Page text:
Export Diversification stalls due to unfriendly Protection Regime

Before leaving the trade section of this report it is important to highlight the findings of a recent PRI research on export diversification challenge. One of the key drivers of the Bangladesh economy for the past decades has been the RMG industry. Taking advantage of the various facilities from the government including back-to-back letter of credit and duty-free bonded warehouse, the industry has turned out to become an export behemoth for the economy. Although the success of the RMG sector is commendable, being a one-track pony may not take Bangladesh very far and keep the engine of the economy running for too much longer. After graduating from the LDC status, Bangladesh will lose a large chunk of the preferential benefits that it now gets in the western markets, especially in the EU (albeit with a 3-year lag). That could potentially undermine dynamism in RMG exports for the future. That calls for renewed focus on building export-oriented industries for other types of products – a priority government agenda.

"Export diversification can lead to higher growth. Developing countries should diversify their exports since this can, for example, help them to overcome export instability or the negative impact of terms of trade in primary products."

Nobel Laureate Economist Michael Spence, Chair of the Growth Commission.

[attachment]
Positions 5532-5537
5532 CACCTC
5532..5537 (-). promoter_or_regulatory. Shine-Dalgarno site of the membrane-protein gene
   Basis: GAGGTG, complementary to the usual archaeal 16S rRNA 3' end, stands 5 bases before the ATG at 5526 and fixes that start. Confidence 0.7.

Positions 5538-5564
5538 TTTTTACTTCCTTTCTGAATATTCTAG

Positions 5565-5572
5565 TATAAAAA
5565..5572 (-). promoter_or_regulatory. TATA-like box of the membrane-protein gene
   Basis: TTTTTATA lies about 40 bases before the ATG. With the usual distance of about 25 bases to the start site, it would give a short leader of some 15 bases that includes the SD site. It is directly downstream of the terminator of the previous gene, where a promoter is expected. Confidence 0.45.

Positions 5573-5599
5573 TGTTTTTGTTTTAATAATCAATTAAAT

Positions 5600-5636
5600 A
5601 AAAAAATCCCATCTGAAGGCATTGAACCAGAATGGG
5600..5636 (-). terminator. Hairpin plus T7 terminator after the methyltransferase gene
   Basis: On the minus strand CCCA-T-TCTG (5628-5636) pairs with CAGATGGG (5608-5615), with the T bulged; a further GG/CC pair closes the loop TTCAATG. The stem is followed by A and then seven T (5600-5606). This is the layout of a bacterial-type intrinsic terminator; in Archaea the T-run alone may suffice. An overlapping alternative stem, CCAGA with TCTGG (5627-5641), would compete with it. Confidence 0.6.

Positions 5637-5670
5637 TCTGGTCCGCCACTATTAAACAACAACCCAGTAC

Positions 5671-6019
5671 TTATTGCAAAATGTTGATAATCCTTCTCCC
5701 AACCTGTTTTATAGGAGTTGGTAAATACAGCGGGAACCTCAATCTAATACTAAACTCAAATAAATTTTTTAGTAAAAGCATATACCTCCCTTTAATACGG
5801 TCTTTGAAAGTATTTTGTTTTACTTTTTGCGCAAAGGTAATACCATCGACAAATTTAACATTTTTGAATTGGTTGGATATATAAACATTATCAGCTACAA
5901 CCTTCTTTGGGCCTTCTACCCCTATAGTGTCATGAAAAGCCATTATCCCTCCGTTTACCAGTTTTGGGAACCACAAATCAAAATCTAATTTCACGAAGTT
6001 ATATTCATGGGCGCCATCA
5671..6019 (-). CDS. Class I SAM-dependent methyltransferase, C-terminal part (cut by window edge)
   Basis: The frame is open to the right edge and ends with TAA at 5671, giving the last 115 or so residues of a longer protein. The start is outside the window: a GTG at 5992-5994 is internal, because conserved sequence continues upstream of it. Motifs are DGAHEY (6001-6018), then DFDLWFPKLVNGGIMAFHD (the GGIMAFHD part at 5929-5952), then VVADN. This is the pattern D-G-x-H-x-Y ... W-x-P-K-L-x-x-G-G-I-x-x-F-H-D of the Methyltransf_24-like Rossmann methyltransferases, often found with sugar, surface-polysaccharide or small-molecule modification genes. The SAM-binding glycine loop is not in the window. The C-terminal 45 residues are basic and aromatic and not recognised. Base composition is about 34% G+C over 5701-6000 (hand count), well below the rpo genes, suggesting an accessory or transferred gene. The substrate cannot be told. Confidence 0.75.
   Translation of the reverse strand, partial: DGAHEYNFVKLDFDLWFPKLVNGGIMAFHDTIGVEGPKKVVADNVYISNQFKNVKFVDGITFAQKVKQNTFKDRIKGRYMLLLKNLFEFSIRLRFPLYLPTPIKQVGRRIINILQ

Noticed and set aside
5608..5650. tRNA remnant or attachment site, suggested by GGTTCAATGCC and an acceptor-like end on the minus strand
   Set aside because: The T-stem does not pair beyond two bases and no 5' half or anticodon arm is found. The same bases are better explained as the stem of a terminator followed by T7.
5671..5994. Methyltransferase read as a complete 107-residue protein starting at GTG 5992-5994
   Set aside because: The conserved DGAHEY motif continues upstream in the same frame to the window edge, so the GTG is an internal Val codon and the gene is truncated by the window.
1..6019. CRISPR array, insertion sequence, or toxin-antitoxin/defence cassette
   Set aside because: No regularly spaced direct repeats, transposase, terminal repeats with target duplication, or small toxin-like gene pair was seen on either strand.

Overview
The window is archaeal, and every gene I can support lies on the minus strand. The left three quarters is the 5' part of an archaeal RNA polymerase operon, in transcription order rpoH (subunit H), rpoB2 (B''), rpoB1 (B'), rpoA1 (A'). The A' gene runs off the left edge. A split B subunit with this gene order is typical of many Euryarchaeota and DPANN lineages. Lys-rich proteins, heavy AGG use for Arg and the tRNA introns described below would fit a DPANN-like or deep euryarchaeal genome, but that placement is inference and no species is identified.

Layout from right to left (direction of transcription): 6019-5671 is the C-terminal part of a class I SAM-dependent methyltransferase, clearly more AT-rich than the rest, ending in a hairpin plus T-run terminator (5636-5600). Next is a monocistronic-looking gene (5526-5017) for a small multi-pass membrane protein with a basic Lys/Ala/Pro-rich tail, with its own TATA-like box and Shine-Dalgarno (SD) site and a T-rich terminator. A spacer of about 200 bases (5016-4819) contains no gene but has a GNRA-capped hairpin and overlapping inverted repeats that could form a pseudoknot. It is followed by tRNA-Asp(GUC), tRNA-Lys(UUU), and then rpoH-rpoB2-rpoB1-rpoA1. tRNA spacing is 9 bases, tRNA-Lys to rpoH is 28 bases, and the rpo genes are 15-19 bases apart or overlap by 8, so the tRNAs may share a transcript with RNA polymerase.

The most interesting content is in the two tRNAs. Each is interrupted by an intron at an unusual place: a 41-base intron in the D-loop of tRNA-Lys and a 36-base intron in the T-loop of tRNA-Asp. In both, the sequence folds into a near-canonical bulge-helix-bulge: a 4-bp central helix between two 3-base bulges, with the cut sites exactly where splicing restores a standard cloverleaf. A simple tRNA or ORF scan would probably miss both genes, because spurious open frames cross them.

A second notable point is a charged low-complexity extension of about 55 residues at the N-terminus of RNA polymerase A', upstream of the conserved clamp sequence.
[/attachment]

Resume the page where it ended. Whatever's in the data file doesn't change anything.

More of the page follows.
Fig. 6 captures the trend of export concentration in RMG over time. The share of RMG exports has risen from 30per cent in 1990, to 78per cent in 2000, and is now at 82-84per cent in 2022. This trend towards concentration continues unabated. The share of RMG exports could hit 90per cent over the next five years, if this trend is not reversed by higher growth in non-RMG exports.

Bangladesh has a long and persistent history of protectionism in the tariff regime. As an LDC, Bangladesh has long stalled the rationalization of the tariff regime which is riddled with numerous WTO non-compliant para-tariffs. Apart from the initial wave of rationalization during the 90s, the tariff regime has been persistent on a protective stance since. Fig.7 shows how the average input tariffs have remained consistently lower than the average output tariffs, which in effect provides massive effective protection. This divergence in the average input and output tariffs give rise to Anti-export bias – the economic phenomenon where a country's domestic economic policies and environment discourage exports in favor of sales in the domestic market. The principal source of this is the highly persistent tariff protection to import substitute industries. Tariffs on import substitute production are indirect subsidies that undermine exports. This subsequently makes domestic sales/import substitution more profitable. Recent PRI research has shown that the products of the RMG sector do not suffer from Anti-export bias, whereas the non-RMG products show evidence of high anti-export bias. This is because the RMG sector operates in a "free trade enclave" due to the Special Bonded Warehouse (SBW) system. Other exports do not operate under the same principle, thus giving rise to "trade policy dualism". As long as domestic import substitution remains more profitable than exports in the case of non-RMG products, export diversification is unlikely to materialize. Therefore, the tariff regime acts as a binding constraint to export diversification.